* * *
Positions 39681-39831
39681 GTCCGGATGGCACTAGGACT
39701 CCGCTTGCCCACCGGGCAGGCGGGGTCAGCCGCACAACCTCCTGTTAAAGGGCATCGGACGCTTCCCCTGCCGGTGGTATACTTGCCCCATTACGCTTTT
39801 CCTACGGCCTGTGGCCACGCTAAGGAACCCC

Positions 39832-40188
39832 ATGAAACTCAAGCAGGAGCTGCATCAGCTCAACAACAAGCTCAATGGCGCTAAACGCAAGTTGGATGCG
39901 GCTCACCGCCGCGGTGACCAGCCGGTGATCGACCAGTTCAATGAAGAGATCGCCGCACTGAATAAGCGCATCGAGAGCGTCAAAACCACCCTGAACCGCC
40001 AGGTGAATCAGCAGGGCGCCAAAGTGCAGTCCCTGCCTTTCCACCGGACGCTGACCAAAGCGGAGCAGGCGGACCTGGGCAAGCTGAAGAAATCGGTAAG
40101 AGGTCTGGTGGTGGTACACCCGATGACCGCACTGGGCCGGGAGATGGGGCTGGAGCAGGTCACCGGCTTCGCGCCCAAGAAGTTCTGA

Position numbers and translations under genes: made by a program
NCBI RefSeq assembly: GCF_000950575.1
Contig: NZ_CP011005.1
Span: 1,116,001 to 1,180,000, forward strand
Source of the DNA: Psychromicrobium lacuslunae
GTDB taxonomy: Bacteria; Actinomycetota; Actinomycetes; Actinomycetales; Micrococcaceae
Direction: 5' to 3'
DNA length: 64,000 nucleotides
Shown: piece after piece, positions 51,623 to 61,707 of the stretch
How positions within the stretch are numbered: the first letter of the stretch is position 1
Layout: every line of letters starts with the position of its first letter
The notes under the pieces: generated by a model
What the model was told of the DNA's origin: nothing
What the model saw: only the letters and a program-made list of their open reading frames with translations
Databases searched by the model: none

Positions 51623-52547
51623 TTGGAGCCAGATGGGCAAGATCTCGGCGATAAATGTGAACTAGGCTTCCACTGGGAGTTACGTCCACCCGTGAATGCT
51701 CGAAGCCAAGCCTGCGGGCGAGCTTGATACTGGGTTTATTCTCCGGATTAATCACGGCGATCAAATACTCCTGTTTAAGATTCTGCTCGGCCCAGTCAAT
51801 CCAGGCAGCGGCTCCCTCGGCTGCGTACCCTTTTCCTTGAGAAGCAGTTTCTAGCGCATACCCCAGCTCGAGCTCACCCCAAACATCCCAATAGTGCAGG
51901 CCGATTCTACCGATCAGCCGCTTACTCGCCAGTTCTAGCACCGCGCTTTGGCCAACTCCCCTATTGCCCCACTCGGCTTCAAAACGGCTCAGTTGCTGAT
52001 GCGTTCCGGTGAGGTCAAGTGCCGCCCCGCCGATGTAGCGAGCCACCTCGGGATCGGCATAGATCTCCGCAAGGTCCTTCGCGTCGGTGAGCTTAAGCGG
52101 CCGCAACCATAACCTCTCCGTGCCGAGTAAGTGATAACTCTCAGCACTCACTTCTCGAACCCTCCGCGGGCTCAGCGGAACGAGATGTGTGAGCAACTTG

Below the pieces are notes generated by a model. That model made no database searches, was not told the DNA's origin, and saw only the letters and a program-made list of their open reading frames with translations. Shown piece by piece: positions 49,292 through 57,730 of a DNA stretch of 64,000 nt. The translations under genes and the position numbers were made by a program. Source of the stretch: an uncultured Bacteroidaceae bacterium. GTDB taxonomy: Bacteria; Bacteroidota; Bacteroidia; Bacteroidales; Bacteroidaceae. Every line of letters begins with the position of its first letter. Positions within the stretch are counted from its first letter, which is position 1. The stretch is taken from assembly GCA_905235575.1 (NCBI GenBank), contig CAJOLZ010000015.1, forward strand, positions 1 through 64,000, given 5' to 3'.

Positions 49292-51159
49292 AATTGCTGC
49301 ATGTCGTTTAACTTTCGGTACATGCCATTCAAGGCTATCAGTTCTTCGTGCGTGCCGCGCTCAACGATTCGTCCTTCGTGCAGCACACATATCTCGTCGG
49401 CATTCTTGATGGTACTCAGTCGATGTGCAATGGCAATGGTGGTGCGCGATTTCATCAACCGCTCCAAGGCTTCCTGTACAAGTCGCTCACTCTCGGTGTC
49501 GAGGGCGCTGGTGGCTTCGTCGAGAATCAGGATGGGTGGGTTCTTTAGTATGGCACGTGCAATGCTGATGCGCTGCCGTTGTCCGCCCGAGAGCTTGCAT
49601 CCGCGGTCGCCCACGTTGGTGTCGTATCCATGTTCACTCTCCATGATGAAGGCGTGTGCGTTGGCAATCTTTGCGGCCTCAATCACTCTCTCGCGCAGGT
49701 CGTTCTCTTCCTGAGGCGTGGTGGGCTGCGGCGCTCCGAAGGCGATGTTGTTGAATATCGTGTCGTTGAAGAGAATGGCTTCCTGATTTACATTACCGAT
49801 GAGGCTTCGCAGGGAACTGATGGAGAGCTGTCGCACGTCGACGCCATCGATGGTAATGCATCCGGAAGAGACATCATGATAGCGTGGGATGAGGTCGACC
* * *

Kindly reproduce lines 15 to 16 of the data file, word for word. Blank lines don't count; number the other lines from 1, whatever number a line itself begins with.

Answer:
GTDB taxonomy: Bacteria; Actinomycetota; Actinomycetes; Actinomycetales; Micrococcaceae
Direction: 5' to 3'